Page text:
*   *   *

   As I said above, Fish and Wildlife Service in the 1960s wasn't encouraging wildlife watchers, and was doing very little to accommodate those who came unannounced. We were giving talks and leading refuge tours when requested, but there were a lot of people we weren't reaching, at all. I had some ideas to both increase and improve the refuge image locally, and to enhance the refuge experience for visitors. With the blessing of Manager Baine Cater, I started a weekly news column, "On the Refuge," which ran in the Willows Daily Journal for two years. In it, I covered anything that might be of interest locally: how many waterfowl were in the area, hunting regulations and hunting success, rare wildlife observations, special visitors, what the  refuge crews were doing, personnel changes, etc. (I received a letter from the Director of Fish and Wildlife Service, commending me for one article I wrote, in which I attempted to explain why hunting regulations had to be so "complicated.") Additionally, I was sending out my bi-weekly summaries of waterfowl numbers, hunting success, and refuge visitors to a dozen or so Northern California newspapers.

   After Baine transferred and was replaced by Bun Morgan, I proposed to Bun that we set up a simple self-guiding system for the Visitor Route. I think the idea was new for Federal refuges, but had long been used in National Parks and various state and local facilities. We installed numbered posts along the road, and I prepared a leaflet with a map and paragraphs to match the post numbers. The paragraphs explained what was growing in the nearby field, what wildlife one was likely to see at that point, why the marshes were managed the way the were, etc. I think we had plans to change the leaflets seasonally, to reflect the current conditions, but I may have transferred from the refuge before that happened. I don't recall that we got any particular feedback from visitors, but at least we had done something to interpret the area.

*   *   *

   Colusa and Sutter refuges had been open to waterfowl hunting for many years, and hunting was added at Delevan soon after it was acquired. I was sorry to learn that Sacramento Refuge was to become a hunting area in the fall of 1964. I didn't have any strong objections to hunting, but Sacramento was the only area (Federal or State) in the entire Central Valley that truly was a refuge. I had an idea that having the entire area as sanctuary actually improved hunting locally, by maintaining a reservoir of birds in the vicinity. Mostly, however, I just liked the idea of having a place for people to see vast numbers of waterfowl undisturbed by nearby shooting. What I preferred didn't matter, because the decision to open the area was not one made by the refuge staff. It was part of the Fish and Wildlife Service philosophy of encouraging hunting.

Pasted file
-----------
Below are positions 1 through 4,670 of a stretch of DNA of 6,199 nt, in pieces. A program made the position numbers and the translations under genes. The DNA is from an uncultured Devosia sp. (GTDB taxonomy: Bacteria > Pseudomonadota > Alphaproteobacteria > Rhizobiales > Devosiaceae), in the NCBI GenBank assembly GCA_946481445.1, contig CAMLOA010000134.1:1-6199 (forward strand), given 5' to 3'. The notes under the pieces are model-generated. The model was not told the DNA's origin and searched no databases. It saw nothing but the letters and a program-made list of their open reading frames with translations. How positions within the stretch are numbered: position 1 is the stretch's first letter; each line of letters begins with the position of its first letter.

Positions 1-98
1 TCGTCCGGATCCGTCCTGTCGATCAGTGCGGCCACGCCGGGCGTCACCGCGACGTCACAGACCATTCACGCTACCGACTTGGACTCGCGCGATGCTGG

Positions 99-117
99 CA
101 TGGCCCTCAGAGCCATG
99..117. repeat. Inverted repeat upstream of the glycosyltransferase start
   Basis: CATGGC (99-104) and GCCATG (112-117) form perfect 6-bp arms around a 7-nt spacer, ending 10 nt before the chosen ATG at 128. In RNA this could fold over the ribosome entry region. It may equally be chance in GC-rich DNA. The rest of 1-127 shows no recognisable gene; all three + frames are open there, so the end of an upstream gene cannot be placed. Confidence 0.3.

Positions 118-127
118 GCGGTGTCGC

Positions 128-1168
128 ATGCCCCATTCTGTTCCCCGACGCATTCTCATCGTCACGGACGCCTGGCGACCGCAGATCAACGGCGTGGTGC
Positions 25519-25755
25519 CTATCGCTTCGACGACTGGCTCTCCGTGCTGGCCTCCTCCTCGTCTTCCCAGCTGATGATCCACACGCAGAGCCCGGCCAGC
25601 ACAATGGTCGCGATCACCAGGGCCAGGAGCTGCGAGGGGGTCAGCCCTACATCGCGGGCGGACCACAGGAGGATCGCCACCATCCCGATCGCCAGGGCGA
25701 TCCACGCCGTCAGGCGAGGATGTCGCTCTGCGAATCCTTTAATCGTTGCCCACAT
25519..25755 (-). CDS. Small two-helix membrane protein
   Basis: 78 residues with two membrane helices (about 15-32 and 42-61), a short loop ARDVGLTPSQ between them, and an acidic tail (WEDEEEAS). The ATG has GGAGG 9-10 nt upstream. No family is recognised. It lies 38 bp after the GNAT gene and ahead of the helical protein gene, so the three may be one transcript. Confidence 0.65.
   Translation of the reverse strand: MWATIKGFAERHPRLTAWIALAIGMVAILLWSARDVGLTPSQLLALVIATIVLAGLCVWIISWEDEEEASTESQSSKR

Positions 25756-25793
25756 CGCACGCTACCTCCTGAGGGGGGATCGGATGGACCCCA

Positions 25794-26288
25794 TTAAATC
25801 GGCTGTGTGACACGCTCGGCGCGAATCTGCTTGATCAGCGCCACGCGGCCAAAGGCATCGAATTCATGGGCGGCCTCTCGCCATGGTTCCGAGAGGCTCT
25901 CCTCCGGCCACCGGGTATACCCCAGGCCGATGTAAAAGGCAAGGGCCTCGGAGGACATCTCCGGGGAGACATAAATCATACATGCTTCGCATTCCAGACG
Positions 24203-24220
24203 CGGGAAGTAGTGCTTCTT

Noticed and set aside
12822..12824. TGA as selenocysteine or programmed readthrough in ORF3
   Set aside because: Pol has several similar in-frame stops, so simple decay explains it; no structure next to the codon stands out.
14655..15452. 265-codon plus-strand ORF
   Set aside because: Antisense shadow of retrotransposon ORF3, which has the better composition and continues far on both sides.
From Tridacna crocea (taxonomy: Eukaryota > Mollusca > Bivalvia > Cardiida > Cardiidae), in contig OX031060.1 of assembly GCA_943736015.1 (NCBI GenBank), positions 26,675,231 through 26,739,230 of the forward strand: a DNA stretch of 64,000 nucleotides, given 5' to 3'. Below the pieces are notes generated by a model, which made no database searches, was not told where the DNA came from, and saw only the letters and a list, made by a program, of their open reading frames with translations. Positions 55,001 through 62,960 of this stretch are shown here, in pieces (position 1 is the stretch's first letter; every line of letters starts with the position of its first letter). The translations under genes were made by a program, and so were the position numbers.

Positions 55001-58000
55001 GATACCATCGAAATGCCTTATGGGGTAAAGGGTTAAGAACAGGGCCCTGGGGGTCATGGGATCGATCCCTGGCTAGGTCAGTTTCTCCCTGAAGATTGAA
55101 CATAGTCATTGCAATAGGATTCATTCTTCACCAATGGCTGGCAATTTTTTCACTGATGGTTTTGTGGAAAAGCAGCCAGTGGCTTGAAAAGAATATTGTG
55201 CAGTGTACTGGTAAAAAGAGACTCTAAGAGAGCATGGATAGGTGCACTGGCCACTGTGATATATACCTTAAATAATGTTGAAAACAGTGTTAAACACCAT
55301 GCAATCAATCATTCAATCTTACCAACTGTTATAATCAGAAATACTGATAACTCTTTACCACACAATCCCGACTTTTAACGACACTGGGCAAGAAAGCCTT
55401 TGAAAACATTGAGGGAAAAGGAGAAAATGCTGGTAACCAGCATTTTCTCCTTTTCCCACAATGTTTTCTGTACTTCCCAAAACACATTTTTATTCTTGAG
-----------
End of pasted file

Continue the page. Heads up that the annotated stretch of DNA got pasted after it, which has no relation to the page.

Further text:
I said I had no personal objections to hunting, but I've never been a fan of the procedures adopted for waterfowl hunting on the Valley refuges. The hunts were managed by the California Department of Fish and Game, from the issuing  of permits to staffing the check stations on the refuges. Hunting was allowed on Wednesdays, Saturdays and Sundays. In theory, you had to obtain an advance hunt reservation from the State for a definite date, and all slots were reserved ahead of time. In practice, usually less that half of the people with reservations showed up, and the unclaimed slots were filled first come-first served on the hunt morning. This entailed joining the "sweat line:" arriving at the check station the evening before the hunt, and getting one's name on the list for the next day's hunt. Hunters with reservations were required to check in by a certain time, then the "sweat line" list was used to fill the remaining slots.